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“God gave us memory so that we might have roses in December,” proclaimed Sir James Matthew Barrie sometime in the early 1900s.  Born in 1860 he lived a full thoughtful life, with his share of sorrow and success.  His saying naturally resonates with me: At 94, I can smell those roses!  With open arms, I welcome home the memories triggered by the scent.

Life has no set formula.  We live our lives differently, and we age differently.  One of the common experiences is realizing that age steals many of the abilities and interests once enjoyed.  The good news is that the problems I encounter as the years pass are manageable.  The joys I experience continue to accumulate.  Now deep into my December, as countless wonderful memories drift in, I pick my roses, contentedly.


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Change: The Only Constant

A year after my husband, Sheldon, died in 2010, I moved to Vancouver and am now happily ensconced in this beautiful city. Warm and loving family members live nearby, helping me adapt to this new stage of life. I live in a pleasant, comfortable seniors’ residence that is more than a place to live. It is home. Surrounded by friendly people, fed excellent food, entertained by more events than I am able to handle, I am content.

The summer of 2015 was beautiful in many ways. Warm weather, only scattered showers, wonderful weather for walking along a beach eating an ice cream cone. I had my share of enjoying these days with friends and family. My idle summer days were special treats, squeezed in as they were between visits to one doctor after another.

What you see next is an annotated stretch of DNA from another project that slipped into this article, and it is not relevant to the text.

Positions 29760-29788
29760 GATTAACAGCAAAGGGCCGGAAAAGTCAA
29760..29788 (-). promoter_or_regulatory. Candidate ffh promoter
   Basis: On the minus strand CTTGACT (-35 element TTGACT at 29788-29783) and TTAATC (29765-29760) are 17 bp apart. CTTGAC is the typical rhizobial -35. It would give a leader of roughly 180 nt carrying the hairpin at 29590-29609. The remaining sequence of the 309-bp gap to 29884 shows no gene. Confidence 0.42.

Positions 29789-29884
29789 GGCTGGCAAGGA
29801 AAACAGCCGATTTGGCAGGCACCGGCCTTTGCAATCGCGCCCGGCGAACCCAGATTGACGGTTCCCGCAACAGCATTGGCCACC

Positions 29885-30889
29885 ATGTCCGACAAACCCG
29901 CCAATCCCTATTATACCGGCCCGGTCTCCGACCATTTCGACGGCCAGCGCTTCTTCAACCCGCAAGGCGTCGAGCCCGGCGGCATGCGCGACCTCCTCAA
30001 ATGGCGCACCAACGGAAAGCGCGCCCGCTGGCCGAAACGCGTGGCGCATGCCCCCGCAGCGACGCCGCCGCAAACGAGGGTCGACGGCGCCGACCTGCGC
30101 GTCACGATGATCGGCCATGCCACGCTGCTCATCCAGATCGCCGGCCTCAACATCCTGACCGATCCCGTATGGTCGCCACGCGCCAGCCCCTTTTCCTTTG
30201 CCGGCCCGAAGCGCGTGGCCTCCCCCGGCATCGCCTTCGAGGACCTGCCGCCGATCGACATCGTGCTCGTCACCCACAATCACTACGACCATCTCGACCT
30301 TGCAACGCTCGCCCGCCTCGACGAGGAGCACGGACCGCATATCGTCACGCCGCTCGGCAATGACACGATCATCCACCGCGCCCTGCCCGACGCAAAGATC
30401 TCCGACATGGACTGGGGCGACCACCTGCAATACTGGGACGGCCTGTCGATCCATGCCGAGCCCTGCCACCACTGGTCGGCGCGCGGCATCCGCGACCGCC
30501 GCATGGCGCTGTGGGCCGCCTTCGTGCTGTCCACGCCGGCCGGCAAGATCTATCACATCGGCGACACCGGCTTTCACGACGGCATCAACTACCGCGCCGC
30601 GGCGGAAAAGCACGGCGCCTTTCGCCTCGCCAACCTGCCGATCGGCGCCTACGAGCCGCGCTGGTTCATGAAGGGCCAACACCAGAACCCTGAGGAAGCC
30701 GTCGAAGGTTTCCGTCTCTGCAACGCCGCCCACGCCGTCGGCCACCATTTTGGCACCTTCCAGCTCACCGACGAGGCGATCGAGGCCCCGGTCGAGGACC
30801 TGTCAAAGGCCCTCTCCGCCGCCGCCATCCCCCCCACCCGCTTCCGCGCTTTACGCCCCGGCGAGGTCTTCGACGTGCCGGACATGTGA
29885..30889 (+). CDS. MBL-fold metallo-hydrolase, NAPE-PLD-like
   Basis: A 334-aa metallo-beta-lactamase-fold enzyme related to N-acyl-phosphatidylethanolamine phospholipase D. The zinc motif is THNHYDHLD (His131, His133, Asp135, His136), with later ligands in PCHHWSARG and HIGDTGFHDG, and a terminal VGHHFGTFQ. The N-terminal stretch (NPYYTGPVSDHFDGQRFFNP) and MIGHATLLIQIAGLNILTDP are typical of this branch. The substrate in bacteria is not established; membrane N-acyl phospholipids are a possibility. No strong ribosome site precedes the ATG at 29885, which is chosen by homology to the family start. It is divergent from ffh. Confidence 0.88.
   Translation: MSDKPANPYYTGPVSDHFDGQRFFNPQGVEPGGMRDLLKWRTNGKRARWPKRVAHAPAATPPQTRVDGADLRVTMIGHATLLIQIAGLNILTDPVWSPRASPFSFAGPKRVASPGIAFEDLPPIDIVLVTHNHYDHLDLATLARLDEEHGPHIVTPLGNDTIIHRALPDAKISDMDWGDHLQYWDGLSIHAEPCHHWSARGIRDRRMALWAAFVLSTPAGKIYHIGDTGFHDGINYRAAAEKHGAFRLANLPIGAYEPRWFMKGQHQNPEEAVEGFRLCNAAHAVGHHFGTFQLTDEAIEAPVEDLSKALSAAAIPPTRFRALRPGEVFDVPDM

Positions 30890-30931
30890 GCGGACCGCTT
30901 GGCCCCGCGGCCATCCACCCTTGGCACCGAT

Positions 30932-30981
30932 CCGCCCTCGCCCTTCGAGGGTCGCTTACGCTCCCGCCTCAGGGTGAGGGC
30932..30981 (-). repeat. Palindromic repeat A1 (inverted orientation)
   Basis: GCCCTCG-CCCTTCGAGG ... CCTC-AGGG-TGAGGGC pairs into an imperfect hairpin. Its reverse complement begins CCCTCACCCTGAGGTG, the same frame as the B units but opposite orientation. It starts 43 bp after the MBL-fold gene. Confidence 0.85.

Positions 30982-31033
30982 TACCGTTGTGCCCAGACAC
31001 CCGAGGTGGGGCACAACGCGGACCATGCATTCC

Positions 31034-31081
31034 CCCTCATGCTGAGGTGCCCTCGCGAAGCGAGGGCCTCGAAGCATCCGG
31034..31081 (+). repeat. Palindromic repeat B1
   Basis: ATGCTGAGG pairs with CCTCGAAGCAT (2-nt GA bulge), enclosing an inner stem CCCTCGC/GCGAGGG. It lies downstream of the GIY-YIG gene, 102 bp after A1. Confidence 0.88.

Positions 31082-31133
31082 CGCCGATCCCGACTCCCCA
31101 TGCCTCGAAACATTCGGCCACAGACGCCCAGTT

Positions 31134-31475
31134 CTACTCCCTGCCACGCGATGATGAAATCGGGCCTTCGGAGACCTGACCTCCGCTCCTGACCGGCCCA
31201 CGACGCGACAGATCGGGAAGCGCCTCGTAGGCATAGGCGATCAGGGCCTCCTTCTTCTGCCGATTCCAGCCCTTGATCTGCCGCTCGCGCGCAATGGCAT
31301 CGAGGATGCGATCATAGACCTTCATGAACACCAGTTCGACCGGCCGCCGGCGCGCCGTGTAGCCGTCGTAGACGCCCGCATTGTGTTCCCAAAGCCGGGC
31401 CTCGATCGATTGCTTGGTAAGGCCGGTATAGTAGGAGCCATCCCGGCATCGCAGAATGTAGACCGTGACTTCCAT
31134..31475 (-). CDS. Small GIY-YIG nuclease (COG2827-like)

My memories of the past summer cover both the joy of perfect days, and learning that I have cancer and a heart which beats with an unusual rhythm, so that treatment of the cancer by surgical methods is unattractive.

Despite the cold reality of my diagnosis, I feel great. My life remains full, busy, and enjoyable. The medical specialists are treating the cancer, which is a slow-growing type, with a non-surgical method. Re-assessment will be done as needed.

So where does this leave me? After all these years, I understand my temperament. I operate best when I understand what I am facing, and what must be done. My life can be adjusted to meet the changing needs, and once done I am content. So it will be this time too.

Will you see a difference in me? Probably – but not in my day-by-day life. My writing may take the brunt of my adjustment to the new reality. Be prepared to be bombarded with my musings about approaching the end of my current stage of life, and my curiosity about what follows.

Don Blanding wrote a poem called “The Rest of the Road.” It has been a favourite of mine for years. Viewing life from where I stand now, the words of the last verse describe my feelings exactly.